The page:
Banks facing major shake-up

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  • | by Kristian Dando

Chancellor George Osborne is expected to back proposals made by the Independent Commission on Banking regarding the way Britain's banks are run at his first Mansion House speech this evening. But what are these changes, and what implications might they have for the average banking customer?

“Ring-fencing retail and investment arms of the banks?” What in blazes does this mean?

In essence, this means that the banks will be set up so that their High Street branches, savings and loans operations – essentially, the stuff that you and I are utterly dependent on each and every day – will be separated from their investment wings - the allegedly greedy, irresponsible lot that got us into the great financial crisis in the first place. Hopefully, this will mean that if everything goes sour again, the average person won’t be affected quite as much.

It says here that banks should hold more capital to protect themselves against future losses. Care to explain what that’s all about?

Of course. Basically, the banks will need to keep a reserve of cash aside, so if it looks like they might be in imminent danger of being royally scuppered, they won’t have to go to the government – and subsequently, the taxpayer – to avoid going under…like banks such as Royal Bank of Scotland did last time around.

Jolly good. It’s about time that somebody got those naughty bankers to sort themselves out…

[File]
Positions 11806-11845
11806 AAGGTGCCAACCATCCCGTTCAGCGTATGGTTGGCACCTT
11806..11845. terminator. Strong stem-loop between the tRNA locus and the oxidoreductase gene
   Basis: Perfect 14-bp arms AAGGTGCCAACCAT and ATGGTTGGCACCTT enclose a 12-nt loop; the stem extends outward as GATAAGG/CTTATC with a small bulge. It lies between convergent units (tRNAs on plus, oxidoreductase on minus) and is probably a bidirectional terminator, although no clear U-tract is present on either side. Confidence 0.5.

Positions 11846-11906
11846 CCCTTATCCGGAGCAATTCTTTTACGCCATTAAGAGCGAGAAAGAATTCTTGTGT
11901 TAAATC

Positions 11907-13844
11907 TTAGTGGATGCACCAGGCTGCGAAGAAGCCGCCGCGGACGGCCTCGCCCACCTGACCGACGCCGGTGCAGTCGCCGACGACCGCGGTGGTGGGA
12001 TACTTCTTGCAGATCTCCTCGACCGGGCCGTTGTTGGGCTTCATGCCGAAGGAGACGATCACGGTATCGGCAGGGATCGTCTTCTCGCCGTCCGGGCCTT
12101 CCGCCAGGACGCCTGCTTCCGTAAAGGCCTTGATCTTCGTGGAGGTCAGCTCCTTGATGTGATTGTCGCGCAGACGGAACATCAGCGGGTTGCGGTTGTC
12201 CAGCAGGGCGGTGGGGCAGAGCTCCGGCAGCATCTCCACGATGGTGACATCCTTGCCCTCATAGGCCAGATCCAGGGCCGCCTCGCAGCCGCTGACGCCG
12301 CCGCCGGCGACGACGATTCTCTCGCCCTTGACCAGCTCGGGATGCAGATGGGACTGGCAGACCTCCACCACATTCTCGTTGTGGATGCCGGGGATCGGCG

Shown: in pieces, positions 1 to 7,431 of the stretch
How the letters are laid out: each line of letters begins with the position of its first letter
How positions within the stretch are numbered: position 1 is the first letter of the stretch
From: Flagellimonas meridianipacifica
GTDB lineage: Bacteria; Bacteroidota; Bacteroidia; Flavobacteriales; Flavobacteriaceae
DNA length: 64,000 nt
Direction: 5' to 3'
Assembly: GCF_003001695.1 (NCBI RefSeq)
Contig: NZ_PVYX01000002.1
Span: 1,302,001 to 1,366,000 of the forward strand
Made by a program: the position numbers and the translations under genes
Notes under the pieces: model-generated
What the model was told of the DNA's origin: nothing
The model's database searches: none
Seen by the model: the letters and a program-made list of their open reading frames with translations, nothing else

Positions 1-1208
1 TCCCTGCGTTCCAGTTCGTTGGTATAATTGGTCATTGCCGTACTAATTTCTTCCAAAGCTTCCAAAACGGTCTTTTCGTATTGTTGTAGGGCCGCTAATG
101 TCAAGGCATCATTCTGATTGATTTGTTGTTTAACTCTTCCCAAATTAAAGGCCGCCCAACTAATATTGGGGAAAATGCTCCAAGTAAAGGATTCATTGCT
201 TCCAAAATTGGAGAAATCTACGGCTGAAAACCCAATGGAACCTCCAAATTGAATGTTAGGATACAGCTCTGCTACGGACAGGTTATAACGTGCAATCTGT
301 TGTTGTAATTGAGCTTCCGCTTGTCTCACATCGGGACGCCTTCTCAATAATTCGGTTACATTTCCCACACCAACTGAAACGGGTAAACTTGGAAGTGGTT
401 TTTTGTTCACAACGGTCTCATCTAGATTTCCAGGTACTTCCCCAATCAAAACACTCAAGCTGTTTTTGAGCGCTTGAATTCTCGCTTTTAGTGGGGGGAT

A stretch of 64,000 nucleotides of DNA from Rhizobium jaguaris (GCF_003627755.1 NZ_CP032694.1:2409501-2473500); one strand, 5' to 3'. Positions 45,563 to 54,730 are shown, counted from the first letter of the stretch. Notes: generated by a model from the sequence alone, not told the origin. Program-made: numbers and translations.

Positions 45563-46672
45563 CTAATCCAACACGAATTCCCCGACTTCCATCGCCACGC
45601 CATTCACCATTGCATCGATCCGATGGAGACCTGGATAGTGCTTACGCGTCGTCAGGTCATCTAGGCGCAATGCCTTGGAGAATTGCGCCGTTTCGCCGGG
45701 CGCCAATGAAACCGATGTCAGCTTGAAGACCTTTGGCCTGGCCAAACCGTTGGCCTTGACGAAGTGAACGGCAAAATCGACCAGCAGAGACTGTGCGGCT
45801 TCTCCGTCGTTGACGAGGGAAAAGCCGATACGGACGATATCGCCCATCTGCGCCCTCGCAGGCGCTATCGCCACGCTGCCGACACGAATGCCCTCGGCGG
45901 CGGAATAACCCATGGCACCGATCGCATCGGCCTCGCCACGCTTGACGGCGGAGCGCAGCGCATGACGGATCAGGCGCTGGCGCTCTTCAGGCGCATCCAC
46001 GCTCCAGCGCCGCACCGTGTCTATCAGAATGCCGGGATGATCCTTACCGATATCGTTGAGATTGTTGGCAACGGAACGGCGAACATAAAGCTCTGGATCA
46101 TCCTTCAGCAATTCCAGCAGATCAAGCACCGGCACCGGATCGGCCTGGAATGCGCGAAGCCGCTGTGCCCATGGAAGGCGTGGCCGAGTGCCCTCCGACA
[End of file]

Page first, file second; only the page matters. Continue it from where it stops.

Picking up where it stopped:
You’d think so. In the wake of the recession, banker-bashing has become a national pastime. But some have made the case that the average consumer will be the one picking up the tabs for these measures. Steven Hester, chief exec of the partly publicly-owned Royal Bank of Scotland, says that the measures could make things more expensive for customers. After all, the banks will need to get the extra cash to put in their reserves from somewhere…and it might just be from us.

Oh, right. That’s not so good.

Indeed. What we’ve also got to consider is that if the banks investment arms – the higher risk cash cows which generate the most profit – can’t subsidise the High Street divisions, then we might see more expensive loans, credit cards, overdraft facilities, and so forth.

So is this definitely happening?

Not yet. In fact, the Independent Commission on Banking hasn’t even published its final recommendations yet. But such robust reccomendations from the Chancellor means that they're now a big possibility. So, wait and see…